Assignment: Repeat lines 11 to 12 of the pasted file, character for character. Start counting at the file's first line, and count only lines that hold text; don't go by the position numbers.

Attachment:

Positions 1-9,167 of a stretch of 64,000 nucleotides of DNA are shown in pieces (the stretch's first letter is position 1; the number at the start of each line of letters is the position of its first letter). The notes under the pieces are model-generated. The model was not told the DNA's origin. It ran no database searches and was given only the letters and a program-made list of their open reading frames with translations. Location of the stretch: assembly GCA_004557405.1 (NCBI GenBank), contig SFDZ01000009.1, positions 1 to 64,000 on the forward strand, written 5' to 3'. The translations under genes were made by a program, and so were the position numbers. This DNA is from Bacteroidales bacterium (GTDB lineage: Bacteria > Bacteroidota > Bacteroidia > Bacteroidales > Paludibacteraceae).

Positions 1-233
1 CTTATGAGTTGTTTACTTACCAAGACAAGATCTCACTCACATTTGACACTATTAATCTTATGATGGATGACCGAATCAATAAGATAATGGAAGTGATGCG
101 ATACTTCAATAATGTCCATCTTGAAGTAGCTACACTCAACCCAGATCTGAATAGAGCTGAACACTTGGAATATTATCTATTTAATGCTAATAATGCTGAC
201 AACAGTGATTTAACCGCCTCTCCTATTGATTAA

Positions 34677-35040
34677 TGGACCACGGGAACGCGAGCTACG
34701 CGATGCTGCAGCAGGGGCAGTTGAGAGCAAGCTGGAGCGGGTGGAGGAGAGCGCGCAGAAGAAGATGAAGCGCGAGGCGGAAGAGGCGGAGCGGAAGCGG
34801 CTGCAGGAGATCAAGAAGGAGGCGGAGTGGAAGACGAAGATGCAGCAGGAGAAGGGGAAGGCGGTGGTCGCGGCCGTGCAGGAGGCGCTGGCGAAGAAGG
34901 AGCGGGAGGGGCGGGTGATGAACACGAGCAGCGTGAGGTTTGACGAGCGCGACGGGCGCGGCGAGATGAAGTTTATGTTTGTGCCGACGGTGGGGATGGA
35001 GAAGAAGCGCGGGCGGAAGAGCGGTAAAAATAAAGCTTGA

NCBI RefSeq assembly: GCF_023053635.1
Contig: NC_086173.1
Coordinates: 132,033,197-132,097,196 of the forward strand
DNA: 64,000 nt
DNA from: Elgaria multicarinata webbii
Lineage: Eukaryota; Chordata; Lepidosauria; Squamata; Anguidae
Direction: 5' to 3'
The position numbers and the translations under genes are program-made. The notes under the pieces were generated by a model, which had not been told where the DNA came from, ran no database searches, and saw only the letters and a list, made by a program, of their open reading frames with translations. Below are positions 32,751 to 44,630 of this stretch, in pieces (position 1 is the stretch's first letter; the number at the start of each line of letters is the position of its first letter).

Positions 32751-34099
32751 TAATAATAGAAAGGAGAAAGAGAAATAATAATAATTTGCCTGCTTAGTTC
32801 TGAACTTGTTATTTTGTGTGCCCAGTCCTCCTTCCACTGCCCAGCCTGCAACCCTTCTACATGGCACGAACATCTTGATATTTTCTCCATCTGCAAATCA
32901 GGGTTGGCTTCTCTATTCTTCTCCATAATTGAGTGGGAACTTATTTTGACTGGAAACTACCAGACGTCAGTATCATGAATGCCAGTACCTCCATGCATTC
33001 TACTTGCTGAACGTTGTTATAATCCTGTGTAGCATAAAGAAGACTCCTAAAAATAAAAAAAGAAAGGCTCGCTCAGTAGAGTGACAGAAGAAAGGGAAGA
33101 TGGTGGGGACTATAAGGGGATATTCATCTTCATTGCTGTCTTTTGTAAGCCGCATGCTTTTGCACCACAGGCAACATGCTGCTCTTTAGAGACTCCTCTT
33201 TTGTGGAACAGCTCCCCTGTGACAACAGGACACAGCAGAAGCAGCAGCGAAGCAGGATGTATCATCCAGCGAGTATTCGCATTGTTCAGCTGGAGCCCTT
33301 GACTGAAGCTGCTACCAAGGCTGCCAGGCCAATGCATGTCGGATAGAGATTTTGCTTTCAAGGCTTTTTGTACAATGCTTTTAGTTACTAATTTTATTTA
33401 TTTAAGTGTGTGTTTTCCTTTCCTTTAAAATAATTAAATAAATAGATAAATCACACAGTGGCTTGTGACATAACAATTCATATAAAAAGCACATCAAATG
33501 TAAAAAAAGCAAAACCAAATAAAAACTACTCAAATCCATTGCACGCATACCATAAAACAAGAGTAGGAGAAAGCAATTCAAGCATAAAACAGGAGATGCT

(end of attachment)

35001 GAAGAAGCGCGGGCGGAAGAGCGGTAAAAATAAAGCTTGA

NCBI RefSeq assembly: GCF_023053635.1